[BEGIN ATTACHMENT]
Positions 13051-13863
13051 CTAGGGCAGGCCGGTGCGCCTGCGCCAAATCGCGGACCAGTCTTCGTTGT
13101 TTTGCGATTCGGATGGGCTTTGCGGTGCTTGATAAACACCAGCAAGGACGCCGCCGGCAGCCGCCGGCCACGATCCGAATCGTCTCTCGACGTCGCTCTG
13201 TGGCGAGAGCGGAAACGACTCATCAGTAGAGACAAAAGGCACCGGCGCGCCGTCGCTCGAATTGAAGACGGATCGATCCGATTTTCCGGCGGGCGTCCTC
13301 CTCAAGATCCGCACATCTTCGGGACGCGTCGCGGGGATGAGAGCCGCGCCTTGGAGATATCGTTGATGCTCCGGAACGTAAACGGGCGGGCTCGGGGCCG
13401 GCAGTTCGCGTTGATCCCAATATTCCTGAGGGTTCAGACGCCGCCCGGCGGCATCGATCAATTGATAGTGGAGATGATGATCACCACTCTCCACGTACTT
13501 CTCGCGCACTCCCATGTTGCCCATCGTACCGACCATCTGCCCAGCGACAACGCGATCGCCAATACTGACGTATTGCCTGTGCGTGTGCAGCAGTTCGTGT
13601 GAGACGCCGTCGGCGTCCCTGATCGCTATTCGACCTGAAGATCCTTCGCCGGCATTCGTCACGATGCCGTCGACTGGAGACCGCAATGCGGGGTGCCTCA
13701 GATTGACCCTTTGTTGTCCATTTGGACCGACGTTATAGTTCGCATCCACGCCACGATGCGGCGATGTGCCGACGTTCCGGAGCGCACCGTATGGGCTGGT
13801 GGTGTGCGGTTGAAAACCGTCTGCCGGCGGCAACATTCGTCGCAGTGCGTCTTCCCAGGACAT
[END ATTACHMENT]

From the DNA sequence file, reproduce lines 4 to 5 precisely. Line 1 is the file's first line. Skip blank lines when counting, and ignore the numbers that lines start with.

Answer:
13201 TGGCGAGAGCGGAAACGACTCATCAGTAGAGACAAAAGGCACCGGCGCGCCGTCGCTCGAATTGAAGACGGATCGATCCGATTTTCCGGCGGGCGTCCTC
13301 CTCAAGATCCGCACATCTTCGGGACGCGTCGCGGGGATGAGAGCCGCGCCTTGGAGATATCGTTGATGCTCCGGAACGTAAACGGGCGGGCTCGGGGCCG